Don’t Wait to See A Therapist, Part 1: You 

A possible new client called me recently.  She desperately needed to see someone.  In between sobbing, she said she should have seen someone six months ago.  When I saw her, I agreed.  Here’s why, and why you shouldn’t wait.

If you have a serious problem and you’re not able to handle it, you need help.  Family and friends are not always the best advisors, although they may be great for support.  They may not always be the best resources for you.

In this woman’s case, she had been a stay-at-home mom and had just gone through a painful divorce.  She went back to work.  Her young kids resented her for that and she had lots of stress in her new job.  She felt as if she was “over her head” in being able to handle her new life.

Another client came in a long time ago.  She said her husband wasn’t listening and that they had “philosophical differences.”  The differences were about their values in life. The children, she said, were not aware of any tension in the house because they mostly kept their differences to themselves.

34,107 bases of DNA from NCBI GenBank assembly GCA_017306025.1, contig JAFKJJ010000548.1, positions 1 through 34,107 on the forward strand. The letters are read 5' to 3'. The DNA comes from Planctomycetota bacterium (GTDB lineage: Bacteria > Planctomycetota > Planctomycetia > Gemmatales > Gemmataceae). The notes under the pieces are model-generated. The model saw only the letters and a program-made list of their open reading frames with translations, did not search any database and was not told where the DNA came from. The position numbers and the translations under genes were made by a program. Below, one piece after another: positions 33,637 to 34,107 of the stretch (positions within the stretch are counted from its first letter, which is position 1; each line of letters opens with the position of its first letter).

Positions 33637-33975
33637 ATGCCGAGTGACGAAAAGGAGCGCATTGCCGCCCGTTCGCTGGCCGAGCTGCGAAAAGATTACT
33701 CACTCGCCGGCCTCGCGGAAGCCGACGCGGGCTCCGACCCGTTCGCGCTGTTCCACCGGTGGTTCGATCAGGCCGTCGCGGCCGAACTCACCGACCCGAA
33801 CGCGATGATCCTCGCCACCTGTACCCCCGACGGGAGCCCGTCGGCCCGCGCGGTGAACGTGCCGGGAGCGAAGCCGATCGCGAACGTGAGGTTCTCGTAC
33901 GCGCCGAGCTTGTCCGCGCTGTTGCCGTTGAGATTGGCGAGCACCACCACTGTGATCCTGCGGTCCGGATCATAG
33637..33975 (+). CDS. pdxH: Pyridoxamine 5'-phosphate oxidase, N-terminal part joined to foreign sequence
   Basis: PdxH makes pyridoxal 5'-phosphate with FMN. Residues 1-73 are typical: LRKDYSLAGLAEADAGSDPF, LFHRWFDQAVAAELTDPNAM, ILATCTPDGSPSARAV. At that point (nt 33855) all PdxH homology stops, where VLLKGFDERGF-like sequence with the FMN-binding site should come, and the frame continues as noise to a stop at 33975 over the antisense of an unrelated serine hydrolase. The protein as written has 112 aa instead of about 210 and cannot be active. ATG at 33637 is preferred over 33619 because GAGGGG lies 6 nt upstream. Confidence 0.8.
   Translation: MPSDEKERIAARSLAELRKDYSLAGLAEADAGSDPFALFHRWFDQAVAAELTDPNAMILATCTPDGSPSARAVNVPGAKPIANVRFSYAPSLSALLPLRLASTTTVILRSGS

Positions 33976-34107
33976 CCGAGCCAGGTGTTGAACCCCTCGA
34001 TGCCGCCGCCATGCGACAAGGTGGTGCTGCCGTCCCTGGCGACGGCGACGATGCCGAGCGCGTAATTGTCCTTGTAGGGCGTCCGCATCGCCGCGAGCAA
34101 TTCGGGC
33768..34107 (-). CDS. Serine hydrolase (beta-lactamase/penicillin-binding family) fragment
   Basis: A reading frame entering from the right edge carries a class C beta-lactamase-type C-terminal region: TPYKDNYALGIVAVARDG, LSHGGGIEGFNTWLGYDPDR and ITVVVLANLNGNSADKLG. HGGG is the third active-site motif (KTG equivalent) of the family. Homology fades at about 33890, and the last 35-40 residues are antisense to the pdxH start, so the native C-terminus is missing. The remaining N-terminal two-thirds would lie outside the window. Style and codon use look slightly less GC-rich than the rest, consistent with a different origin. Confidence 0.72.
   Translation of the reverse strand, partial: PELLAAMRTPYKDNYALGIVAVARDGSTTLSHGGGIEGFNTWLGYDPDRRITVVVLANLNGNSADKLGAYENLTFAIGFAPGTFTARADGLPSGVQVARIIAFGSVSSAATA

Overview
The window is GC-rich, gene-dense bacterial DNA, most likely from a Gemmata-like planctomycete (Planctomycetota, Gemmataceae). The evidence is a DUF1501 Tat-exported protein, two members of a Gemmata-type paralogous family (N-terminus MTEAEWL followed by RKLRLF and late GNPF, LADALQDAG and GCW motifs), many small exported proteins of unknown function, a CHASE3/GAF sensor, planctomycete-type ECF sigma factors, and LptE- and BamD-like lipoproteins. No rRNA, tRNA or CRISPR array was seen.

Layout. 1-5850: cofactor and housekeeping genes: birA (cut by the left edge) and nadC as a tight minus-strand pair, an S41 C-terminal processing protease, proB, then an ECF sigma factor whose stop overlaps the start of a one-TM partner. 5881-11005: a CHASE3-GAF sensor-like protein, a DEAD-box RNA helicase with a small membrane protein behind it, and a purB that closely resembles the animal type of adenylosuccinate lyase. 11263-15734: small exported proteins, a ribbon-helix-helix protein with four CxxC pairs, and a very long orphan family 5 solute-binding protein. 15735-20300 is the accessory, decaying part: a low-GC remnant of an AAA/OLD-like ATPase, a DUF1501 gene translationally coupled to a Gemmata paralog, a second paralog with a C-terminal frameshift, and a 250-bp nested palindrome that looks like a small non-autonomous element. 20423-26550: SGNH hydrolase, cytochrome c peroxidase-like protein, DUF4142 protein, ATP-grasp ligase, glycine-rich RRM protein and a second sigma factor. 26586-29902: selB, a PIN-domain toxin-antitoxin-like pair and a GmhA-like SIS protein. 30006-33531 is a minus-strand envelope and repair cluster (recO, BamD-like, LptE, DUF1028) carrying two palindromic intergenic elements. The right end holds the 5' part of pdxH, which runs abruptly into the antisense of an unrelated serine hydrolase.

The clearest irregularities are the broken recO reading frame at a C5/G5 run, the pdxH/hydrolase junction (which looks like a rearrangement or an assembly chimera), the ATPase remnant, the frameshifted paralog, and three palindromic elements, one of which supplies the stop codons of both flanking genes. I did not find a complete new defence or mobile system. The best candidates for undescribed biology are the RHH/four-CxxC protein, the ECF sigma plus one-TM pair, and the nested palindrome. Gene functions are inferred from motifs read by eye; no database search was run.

When I started seeing her, I found out that she wasn’t taking her meds and that she was drinking more than usual.  I also found out that she and her husband were verbally abusive to the point of out-of-control rage, with each storming out of the house whenever it was appropriate or inappropriate.  Still, the kids were “all right.”  I urged her to take them to a therapist, too.  She kept refusing.

Another person finally decided to see me. He wasn’t happy with his sex life.  I  reviewed sexual issues with him and suggested he bring his wife to the next session.  She looked bored when we reviewed this concern.  Finally, I asked her: what do you see as a problem?  She said she was still angry about him talking to an old girlfriend.  This happened twelve years ago.  He had no idea she was upset.

Aside from communication problems that these clients experienced, I am suggesting that they knew—or felt– that there were other problems.  They waited too long.  The problems grew and grew until they created new sets of problems.

The lesson is, when you start to feel something going wrong, go to a therapist before it blows up in your face and everyone else’s!

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